Volunteers spent many hours placing and maintaining Solid Phase Adsorption Toxin Tracking (SPATT) monitoring devices in the river. We now have hundreds of samples from 2013 to 2016.
We set the amount of $5000 to be sure we would reach our goal. Our actual cost is anticipated to be $10,000. Also, we do not have a budget for collection of new data and analysis in 2017. Funds raised in excess of $10,000 will pay for work in the 2017 season.
Meet the Team
Eli Asarian, Pat Higgins and Diane Higgins have worked together for years on the KRIS Project, for the Klamath Tribal Water Quality Consortium and more recently on the Eel River Citizen Monitoring and Outreach grant completed in May 2016 ). Their long-standing working relationship ensures cost-effective performance, high quality results, and effective outreach.
Patrick Higgins has been a consulting fisheries biologist and watershed scientist with an office in Arcata, CA since 1989. He published Stocks at Risk in Northwestern California for the American Fisheries Society in 1992. Pat has contributed to restoration plans for the Klamath and and South Fork Trinity rivers. He began studying the Eel River in 2010 and published findings that native fall Chinook escapement had risen into the tens of thousands similar to population levels in the 1950's. Pat helped form the Eel River Recovery Project, coordinated volunteers in cyanotoxin surveys, and has volunteered hundreds of hours in helping collect data from 2013-2016. His curiosity is a motive force for his involvement in Eel River studies as well as his desire to help the community and restore the Eel River ecosystem.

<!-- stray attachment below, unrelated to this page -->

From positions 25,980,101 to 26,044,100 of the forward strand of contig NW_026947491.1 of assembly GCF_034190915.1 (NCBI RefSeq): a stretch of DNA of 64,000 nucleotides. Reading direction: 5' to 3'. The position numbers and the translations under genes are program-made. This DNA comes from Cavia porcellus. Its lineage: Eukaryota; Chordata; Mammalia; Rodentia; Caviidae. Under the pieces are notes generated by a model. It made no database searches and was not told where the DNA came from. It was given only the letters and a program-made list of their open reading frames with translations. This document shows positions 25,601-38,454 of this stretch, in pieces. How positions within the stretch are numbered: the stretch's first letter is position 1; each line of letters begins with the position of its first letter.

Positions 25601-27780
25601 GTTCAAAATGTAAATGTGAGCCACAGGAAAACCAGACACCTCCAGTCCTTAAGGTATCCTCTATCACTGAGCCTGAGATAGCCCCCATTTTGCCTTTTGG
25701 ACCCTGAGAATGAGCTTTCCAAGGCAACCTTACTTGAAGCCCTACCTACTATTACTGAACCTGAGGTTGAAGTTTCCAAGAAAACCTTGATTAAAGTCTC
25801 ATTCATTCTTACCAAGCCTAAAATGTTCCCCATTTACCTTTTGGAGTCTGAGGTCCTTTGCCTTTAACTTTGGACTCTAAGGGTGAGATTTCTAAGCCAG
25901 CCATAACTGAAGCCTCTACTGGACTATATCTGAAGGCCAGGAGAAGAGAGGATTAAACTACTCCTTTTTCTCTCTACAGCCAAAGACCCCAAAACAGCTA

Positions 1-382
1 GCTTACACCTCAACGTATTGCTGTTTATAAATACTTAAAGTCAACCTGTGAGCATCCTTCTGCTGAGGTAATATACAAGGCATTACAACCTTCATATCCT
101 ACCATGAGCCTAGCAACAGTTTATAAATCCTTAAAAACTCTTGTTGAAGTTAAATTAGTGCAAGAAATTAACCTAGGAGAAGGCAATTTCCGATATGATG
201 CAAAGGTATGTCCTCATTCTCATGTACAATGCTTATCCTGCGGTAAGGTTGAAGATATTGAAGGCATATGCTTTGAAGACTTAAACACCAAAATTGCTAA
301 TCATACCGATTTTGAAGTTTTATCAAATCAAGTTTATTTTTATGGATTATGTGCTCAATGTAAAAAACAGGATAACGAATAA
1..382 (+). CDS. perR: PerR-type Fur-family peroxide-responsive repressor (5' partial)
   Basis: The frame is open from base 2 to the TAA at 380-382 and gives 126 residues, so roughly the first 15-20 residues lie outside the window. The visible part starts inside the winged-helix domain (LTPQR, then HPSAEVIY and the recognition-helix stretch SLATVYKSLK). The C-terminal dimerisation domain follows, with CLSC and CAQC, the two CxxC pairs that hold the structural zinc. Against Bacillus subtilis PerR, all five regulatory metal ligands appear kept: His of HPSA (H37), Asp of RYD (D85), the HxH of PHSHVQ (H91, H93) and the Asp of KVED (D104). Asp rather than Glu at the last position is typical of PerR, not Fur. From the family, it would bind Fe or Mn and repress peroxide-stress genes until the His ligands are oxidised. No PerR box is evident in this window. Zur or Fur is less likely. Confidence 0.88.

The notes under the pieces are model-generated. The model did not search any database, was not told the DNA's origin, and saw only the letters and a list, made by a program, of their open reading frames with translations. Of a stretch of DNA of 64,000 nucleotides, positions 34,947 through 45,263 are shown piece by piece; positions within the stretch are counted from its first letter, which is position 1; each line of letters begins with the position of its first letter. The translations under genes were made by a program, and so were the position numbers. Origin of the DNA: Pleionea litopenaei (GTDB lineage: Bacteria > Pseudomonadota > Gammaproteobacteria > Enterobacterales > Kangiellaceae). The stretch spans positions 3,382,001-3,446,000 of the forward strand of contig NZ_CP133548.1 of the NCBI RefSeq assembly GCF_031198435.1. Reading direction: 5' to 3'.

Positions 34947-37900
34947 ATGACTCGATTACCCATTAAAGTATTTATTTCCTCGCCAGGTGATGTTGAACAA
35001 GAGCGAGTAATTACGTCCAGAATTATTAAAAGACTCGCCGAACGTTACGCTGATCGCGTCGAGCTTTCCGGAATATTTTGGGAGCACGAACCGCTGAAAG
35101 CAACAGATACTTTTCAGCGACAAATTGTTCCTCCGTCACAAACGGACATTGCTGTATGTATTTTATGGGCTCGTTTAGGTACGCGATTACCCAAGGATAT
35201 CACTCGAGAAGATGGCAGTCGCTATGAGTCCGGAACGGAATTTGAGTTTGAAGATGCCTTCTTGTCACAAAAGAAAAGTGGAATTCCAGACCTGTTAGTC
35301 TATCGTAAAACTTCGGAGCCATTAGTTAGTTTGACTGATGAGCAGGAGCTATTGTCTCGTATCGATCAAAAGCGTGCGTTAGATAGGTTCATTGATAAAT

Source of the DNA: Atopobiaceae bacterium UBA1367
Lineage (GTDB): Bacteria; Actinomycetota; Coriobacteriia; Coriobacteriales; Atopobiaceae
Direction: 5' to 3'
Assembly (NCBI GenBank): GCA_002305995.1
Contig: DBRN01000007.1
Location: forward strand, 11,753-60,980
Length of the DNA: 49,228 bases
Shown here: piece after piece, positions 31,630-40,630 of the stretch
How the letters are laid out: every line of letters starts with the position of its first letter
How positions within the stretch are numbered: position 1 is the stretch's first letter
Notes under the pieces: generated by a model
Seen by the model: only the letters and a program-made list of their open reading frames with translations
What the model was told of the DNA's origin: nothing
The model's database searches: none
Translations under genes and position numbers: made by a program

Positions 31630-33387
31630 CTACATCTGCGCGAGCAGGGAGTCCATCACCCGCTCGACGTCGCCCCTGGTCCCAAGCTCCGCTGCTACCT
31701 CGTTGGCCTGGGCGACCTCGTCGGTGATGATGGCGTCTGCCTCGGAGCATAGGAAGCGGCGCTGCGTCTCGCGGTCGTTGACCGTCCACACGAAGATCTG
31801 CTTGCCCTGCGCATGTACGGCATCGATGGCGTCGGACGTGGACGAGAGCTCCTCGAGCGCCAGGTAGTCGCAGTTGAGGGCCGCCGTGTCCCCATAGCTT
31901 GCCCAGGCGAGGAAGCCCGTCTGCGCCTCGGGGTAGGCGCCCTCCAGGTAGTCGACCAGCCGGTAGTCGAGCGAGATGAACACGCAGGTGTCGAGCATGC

Eli Asarian is an aquatic scientist and principal at Riverbend Sciences in Eureka, California. He studies rivers and streams primarily in northwest California and specializes in the analysis of large, complex datasets. He has authored or co-authored over twenty technical analyses on Klamath River water quality, nutrient dynamics, periphyton, phytoplankton, and hydrology. His Eel River projects include analyses of long-term trends in streamflow and a comprehensive compilation of stream temperature data. More information is available on Riverbend Sciences' website.
Diane Higgins is an educator and website designer. She holds a BA in Physical Science from U.C. Berkeley, a MA in Education from Humboldt State University, and two California teaching credentials. Diane has developed several educational programs for grades K-12 and has created numerous web sites, including the Eel River Recovery Project site.